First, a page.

Dillon concedes that many of these initiatives would be hugely unpopular, and emphasizes Plato’s general priorities (stability, austerity, shared sacrifice) over any specific policies. Still, at least one of the philosopher’s ideas—a version of which Dillon also supports—was endorsed by Time magazine in 2007: mandatory national service for young adults.

Befriend your ideological opposite. It’s fun.

Step inside the unlikely friendship of a former ACLU president and an ultra-conservative Supreme Court Justice.

Sponsored by Charles Koch Foundation
  • Former president of the ACLU Nadine Strossen and Supreme Court Justice Antonin Scalia were unlikely friends. They debated each other at events all over the world, and because of that developed a deep and rewarding friendship – despite their immense differences.
  • Scalia, a famous conservative, was invited to circles that were not his "home territory", such as the ACLU, to debate his views. Here, Strossen expresses her gratitude and respect for his commitment to the exchange of ideas.
  • "It's really sad that people seem to think that if you disagree with somebody on some issues you can't be mutually respectful, you can't enjoy each other's company, you can't learn from each other and grow in yourself," says Strossen.
  • The opinions expressed in this video do not necessarily reflect the views of the Charles Koch Foundation, which encourages the expression of diverse viewpoints within a culture of civil discourse and mutual respect.
Keep reading Show less

Physicists find new state of matter that can supercharge technology

Scientists make an important discovery for the future of computing.

Pixabay
Surprising Science
  • Researchers find a new state of matter called "topological superconductivity".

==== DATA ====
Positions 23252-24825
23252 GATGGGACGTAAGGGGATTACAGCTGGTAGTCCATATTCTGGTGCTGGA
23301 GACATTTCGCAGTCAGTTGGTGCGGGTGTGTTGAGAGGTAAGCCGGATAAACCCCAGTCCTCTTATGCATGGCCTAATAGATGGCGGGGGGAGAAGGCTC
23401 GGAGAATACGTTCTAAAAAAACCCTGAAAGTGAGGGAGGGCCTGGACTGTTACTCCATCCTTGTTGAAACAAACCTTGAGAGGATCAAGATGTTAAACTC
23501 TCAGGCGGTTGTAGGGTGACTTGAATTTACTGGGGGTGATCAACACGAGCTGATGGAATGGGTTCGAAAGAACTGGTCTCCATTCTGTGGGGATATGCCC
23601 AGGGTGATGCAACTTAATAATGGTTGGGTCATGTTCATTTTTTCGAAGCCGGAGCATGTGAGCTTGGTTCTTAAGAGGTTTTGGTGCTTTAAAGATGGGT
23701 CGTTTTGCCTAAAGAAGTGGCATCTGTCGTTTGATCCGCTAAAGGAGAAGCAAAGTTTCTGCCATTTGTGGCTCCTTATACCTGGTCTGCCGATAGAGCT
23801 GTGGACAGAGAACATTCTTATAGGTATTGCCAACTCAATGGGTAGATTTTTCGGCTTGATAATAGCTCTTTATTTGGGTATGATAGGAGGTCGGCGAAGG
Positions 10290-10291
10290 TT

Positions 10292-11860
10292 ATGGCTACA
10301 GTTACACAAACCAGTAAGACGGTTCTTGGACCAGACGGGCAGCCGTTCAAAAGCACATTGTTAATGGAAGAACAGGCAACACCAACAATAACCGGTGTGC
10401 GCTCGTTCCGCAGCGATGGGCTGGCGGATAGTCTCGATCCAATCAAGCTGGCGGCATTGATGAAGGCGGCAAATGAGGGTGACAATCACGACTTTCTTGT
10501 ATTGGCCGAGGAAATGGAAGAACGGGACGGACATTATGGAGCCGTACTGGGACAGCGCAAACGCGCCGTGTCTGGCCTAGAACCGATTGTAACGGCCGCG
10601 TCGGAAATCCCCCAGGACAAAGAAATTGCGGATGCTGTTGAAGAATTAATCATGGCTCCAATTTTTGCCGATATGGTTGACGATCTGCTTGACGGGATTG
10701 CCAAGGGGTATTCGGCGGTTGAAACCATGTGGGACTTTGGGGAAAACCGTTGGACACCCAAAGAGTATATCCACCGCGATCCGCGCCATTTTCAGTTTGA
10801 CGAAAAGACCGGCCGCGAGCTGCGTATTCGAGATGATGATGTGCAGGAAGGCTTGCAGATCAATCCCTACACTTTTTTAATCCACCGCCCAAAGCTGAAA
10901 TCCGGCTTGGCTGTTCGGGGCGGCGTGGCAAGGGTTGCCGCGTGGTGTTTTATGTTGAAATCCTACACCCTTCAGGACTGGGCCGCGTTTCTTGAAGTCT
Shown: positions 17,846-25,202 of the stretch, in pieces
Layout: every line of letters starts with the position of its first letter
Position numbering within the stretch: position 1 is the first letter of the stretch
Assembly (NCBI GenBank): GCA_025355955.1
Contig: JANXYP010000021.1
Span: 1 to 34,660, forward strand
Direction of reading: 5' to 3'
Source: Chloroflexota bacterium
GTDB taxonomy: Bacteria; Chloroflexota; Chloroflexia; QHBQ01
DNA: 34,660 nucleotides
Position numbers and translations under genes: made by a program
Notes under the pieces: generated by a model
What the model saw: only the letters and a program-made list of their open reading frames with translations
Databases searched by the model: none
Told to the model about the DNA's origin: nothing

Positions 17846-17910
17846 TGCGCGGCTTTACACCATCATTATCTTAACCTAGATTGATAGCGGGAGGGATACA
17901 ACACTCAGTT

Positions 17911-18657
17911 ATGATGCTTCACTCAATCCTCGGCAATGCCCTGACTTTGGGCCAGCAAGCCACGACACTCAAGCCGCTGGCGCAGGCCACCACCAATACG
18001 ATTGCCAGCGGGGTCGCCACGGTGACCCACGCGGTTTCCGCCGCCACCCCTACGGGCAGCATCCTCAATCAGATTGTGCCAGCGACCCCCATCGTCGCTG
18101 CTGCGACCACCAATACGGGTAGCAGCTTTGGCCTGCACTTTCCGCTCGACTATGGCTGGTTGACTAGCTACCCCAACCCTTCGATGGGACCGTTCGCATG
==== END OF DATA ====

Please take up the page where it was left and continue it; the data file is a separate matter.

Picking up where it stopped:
• The state can lead to important advancements in quantum computing.
  • Utilizing special particles that emerge during this state can lead to error-free data storage and blazing calculation speed.
Keep reading Show less

Physicist advances a radical theory of gravity

Erik Verlinde has been compared to Einstein for completely rethinking the nature of gravity.

Photo by Willeke Duijvekam
Surprising Science
  • The Dutch physicist Erik Verlinde's hypothesis describes gravity as an "emergent" force not fundamental.
  • The scientist thinks his ideas describe the universe better than existing models, without resorting to "dark matter".
  • While some question his previous papers, Verlinde is reworking his ideas as a full-fledged theory.
Keep reading Show less

How to heal trauma with meaning: A case study in emotional evolution

As tempting as it may be to run away from emotionally-difficult situations, it's important we confront them head-on.

Videos
  • Impossible-sounding things are possible in hospitals — however, there are times when we hit dead ends. In these moments, it's important to not run away, but to confront what's happening head-on.
  • For a lot of us, one of the ways to give meaning to terrible moments is to see what you can learn from them.
  • Sometimes certain information can "flood" us in ways that aren't helpful, and it's important to figure out what types of data you are able to take in — process — at certain times.
Keep reading Show less